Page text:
“Tacit approval is not appropriate in this situation.”
State Rep. Dan Ugaste, R-Geneva, issued that quote at a news conference last week boosting his House Bill 843, an attempt to limit any governor’s ability to issue consecutive disaster proclamations. Conceived as a response to Gov. JB Prtizker issuing nearly 20 successive disaster declarations since March 2020, in accordance with the Illinois Emergency Management Agency Act, the bill would allow a governor to extend a disaster declaration only through a General Assembly resolution or written approval from three legislative leaders.
Would the state’s pandemic response have been different with this law in place? Or would the Democrats’ 41-18 Senate and 73-45 House advantages have made adopting a resolution a formality?
Of course, it’s not just about the vote, as Ugaste indicated in speaking further about governing by fiat:
“That does not allow for public hearing and debate that the people of the state get to see and hear and know that their viewpoints are being considered and heard by the people making decisions. It’s still just allowing one person to rule and not allowing the people to have their voice heard.”
There’s no shortage of outlets for complaining about Pritzker’s pandemic response. But social media, yard signs and lawmaker press events aren’t the same as public debate inside the Statehouse. Even heated discussions at Joint Committee on Administrative Rules meetings haven’t truly met this standard.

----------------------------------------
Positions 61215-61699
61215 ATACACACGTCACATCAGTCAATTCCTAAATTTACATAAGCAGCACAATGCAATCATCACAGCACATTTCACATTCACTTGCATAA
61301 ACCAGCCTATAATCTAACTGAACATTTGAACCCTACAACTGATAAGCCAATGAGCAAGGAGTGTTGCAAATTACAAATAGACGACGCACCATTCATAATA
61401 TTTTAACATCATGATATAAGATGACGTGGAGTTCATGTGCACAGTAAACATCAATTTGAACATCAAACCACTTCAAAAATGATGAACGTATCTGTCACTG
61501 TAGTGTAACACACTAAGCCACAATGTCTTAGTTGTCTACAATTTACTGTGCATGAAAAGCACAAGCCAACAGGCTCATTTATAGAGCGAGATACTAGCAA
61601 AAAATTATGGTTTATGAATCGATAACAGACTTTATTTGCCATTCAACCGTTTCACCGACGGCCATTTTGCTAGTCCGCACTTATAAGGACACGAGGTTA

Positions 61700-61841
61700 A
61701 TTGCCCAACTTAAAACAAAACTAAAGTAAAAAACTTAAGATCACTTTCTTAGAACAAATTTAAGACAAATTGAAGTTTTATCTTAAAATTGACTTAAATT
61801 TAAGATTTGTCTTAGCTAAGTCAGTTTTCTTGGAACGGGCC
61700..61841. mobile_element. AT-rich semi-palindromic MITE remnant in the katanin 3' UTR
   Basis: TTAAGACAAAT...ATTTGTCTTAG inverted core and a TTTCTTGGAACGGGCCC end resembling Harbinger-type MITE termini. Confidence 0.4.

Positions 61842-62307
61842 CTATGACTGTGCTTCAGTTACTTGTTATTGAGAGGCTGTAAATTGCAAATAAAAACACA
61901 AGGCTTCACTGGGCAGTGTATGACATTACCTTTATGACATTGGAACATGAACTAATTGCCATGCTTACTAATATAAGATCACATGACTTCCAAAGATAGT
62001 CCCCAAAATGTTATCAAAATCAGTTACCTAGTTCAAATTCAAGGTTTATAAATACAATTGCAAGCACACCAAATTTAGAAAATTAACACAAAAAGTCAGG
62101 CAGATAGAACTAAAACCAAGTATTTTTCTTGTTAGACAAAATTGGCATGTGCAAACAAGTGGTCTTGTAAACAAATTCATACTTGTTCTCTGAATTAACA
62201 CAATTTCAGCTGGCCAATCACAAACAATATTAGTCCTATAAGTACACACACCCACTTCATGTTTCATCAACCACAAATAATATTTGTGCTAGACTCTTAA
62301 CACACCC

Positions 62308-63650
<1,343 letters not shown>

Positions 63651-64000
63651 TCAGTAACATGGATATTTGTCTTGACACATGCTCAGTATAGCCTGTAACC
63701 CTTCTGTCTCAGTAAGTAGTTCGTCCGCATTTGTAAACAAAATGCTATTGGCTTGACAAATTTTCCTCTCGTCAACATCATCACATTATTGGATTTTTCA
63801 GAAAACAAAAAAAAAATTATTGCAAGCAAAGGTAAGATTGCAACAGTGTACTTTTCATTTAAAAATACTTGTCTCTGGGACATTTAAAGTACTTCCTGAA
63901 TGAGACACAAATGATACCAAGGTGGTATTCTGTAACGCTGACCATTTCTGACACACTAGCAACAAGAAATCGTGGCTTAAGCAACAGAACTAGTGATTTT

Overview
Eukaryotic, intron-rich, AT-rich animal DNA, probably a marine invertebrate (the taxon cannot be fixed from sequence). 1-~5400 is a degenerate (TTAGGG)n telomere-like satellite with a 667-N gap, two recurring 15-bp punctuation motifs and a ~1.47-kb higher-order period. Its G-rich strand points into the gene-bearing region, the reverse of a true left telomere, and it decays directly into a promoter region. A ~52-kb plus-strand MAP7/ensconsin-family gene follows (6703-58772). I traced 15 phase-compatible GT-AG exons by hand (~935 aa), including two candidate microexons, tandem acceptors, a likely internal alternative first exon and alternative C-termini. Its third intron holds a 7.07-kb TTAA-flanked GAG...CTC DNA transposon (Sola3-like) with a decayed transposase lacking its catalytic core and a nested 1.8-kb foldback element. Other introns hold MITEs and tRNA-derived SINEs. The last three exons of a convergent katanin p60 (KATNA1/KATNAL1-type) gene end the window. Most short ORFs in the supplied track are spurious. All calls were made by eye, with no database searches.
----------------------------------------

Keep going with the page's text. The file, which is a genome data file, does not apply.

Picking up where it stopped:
However, Republicans may get their chance during this week’s conclusion of the fall veto session. State Rep. Robyn Gabel, D-Evanston, offered an amendment to Senate Bill 1169, which would change the Health Care Right of Conscience Act to formally prevent people from avoiding COVID-19 testing or vaccination as a condition of employment or access to public and private places.
Without rendering a judgment on the amendment itself, suffice it to say a vote on the proposal would easily represent the Legislature’s most significant foray into pandemic response, putting all its members on the record heading into the 2022 campaign cycle and offering another chance for gubernatorial hopefuls to clarify and defend their positions.
Debate on the amendment also is likely to capture in its orbit the ongoing negotiations between the administration and state employee labor unions. Although bargaining units representing almost 10,000 state workers have already reached terms on vaccination policies, another 20,000 at least might be headed to arbitration.
Though perhaps unlikely, that path carries with it the potential for a schism in the generally reliable bond between organized labor and institutional Democrats. Though once unthinkable, the fault lines involving police unions show such divisions can deepen swiftly and forcefully.
The General Assembly’s week in Springfield may be brief, but it will not be quiet.